More tweets from the state's congressional delegation can be found below:

Every American who values our democracy needs to stand up now for the U.S. Constitution and the rule of law. (2/2)

— Rep. Betty McCollum (@BettyMcCollum04) January 6, 2021

Our Capitol has been breeched and I do not recognize what I see transpiring before us in our temple of democracy. Take heed, my fellow Americans, of our founders worst nightmare and the people enabling it.

— Rep. Dean Phillips ???? (@RepDeanPhillips) January 6, 2021

My staff & I are safe & following protocols, but I am very concerned for the safety of my colleagues, other congressional staff, & US Capitol Police. This is a situation provoked by President Trump & Republicans that is rapidly deteriorating. It needs to end quickly & peacefully.

— Rep. Betty McCollum (@BettyMcCollum04) January 6, 2021

Current scene at the Capital.

Buildings are locked down and everyone is sheltering in.

— Ilhan Omar (@IlhanMN) January 6, 2021

Please pray for our very brave Capitol Police and our great nation. This is the People's House, but we as a nation MUST respect law and order.

— Pete Stauber (@RepPeteStauber) January 6, 2021

I am safe and will continue to keep people posted.

— Senator Tina Smith (@SenTinaSmith) January 6, 2021

Thanks to all who are putting themselves on the line to protect our democracy. I’m committed to finishing the job we started today, something I just said to the senators. Everyone agrees. We’ll do that as soon as it is safe. Anarchy will not prevail. Democracy will.

— Amy Klobuchar (@amyklobuchar) January 6, 2021

Storming the U.S. Capitol is not acceptable, and I condemn in the strongest possible terms those who have breached the area and disrupted House and Senate deliberations. As Americans, this is not how we settle debates and disagreements. It is time for calm and order. 4/5

— Congressman Jim Hagedorn (@RepHagedorn) January 6, 2021

Other Minnesota and Wisconsin politicians and public officials reacted to the events occurring at the Capitol:

Gov. Tim Walz said: "I see the events unfolding in our nation's capital today not just as a Governor, but as a former high school history teacher. The last time our nation's capital was under siege was more than 200 years ago when our country was at war with the British.

"Today, it wasn't a foreign nation that seized the capitol building and attempted an insurrection. It was citizens of our own country, incited by our president and enabled by many political leaders, who made a direct assault on our democracy.

"In my classroom, I taught my students to see moments like this in a greater historical context. We must do that reflection today. President Trump has fanned the flames of hatred and undermined the sacred American institutions he swore an oath of office to protect. And whether it was through the support or silence of other politicians, he didn't do it alone.

"We must recognize that democracy cannot be taken for granted. We ask our soldiers to endanger their lives to defend our democracy abroad—we all have a duty to protect it here at home. That means toning down our rhetoric, bridging divides, and upholding our Democratic ideals.   "History is being written today. What will our future students read about this moment in their textbooks? It's on us to ensure today is the end of a chapter. And marks the beginning of when America stood up and stood together."

Lt. Gov. Peggy Flanagan said: "Last night, we saw the incredible power of people engaging in democracy in historic numbers in Georgia – only to witness the obstruction of democracy today in Washington, D.C. by people threatening and committing acts of violence in the halls of the United States Capitol. Even during the four years of Civil War, the Confederacy never reached the Capitol Building. But today, the Confederate flag flew within the halls of the United States Congress.

"What happened in Washington, D.C. was un-American, but this type of behavior is also contagious. In Washington and here in Minnesota, we are witnessing what happens when lies undermining our democracy are spread by people at the highest levels of power; when hateful, racist, and divisive rhetoric that pits Americans against Americans goes unchecked; and when those who mean to do harm to others are not condemned by the President, but praised and encouraged.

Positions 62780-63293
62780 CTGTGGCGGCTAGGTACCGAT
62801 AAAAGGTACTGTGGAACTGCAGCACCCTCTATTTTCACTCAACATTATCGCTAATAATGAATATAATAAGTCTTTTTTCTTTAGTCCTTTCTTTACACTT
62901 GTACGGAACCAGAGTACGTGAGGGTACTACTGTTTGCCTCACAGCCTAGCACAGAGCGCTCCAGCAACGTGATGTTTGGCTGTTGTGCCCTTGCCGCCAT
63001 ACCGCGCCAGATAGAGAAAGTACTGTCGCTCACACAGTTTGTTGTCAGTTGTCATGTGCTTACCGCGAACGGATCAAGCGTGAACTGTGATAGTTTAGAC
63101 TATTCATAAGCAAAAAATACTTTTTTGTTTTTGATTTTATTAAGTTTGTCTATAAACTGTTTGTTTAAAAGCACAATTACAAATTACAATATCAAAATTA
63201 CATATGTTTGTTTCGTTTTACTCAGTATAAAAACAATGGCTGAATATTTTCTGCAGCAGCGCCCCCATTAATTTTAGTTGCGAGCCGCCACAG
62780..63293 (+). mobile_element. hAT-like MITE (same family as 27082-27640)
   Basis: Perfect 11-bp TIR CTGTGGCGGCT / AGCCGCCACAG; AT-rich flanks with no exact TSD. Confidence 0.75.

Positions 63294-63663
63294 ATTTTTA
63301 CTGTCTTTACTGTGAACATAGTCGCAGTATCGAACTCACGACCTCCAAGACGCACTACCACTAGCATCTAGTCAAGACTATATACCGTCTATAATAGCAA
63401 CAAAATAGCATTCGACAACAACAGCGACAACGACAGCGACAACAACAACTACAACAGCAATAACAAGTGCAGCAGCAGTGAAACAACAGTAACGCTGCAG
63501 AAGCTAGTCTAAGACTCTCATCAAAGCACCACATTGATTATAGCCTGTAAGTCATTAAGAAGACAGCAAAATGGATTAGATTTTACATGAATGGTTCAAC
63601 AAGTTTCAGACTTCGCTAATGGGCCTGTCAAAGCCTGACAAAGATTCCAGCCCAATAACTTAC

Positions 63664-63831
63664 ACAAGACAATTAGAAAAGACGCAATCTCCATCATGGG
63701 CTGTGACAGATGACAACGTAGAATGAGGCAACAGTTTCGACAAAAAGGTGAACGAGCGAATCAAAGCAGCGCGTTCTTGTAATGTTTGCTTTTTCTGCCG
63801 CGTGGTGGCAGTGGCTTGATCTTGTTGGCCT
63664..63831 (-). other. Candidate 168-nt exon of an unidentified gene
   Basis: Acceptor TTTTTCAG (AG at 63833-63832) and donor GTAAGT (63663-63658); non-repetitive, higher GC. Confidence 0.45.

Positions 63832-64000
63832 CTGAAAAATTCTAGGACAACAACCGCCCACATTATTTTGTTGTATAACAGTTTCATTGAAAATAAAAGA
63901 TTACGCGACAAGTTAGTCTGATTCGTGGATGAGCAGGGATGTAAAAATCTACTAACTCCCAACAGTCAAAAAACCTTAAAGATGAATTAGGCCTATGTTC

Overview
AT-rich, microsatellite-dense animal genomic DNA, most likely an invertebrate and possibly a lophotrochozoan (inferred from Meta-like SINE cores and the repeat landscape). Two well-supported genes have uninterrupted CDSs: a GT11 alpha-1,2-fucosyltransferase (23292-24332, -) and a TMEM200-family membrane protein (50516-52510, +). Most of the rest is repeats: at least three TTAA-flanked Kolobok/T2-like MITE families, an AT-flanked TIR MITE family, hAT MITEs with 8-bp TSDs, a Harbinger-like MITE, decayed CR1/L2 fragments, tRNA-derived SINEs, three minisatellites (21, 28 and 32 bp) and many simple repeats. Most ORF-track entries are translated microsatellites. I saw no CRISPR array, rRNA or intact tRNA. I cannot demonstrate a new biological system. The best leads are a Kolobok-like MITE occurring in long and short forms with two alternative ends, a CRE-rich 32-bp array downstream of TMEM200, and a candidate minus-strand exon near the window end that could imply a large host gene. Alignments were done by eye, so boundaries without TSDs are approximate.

"I am also horrified by hypocrisy of the rioters in D.C. meeting little resistance by law enforcement as they stormed the Capitol today when compared to the force shown during the Black Lives Matter protests at the White House this summer. We must name this double standard and work to dismantle it if we want to restore faith in our government systems.

"As a mother, I am struggling to explain what happened today to my 7-year old. The terror that our elected representatives, their staff, and journalists covering democracy in action felt today is hard to comprehend. The choice in front of us is clear: to give into division or to come together and rebuild our democracy. Democracy is always a work in progress. We have to tend to it, to care for it, and never take it for granted. We have to decide to end this rhetoric, this behavior, this violence now."

A peaceful transition of power is paramount to democracy. Everyone has the right to peacefully protest, but threats and acts of violence, destruction of property, and putting the lives of other people at risk are not part of that process. #mnleg

— Paul Gazelka (@paulgazelka) January 6, 2021

The mayhem and violence taking place inside our nation’s Capitol building needs to be put down with immediate and overwhelming force. Enough!

— Tim Pawlenty (@TimPawlenty) January 6, 2021

Please, if you are in or around the Capitol, respect law enforcement and peacefully disperse.

— Senator Ron Johnson (@SenRonJohnson) January 6, 2021

I worked at the Nation’s Capitol. It’s a sacred place.The insurrection we saw today was despicable. The mob can never be allowed to rule-and sadly, the President whipped up the mob. The election is over-and anger over the outcome cannot be an excuse for mob violence.

— Norm coleman (@normcoleman) January 6, 2021

We finished our work and we overcame every objection and announced the last few states and signed all the reports and despite the horrific day, it ended at 4 a.m. with one simple resounding note: Joe Biden and Kamala Harris won the election.

— Amy Klobuchar (@amyklobuchar) January 7, 2021

The storming of our Nation’s Capital building is not protest- it’s despicable, disrespectful and a violation of federal law. If we can prove you travelled from MN to DC to commit violent criminal acts, then you will be prosecuted by @DMNnews to the fullest extent of the law.

— U.S. Attorney MN (@DMNnews) January 7, 2021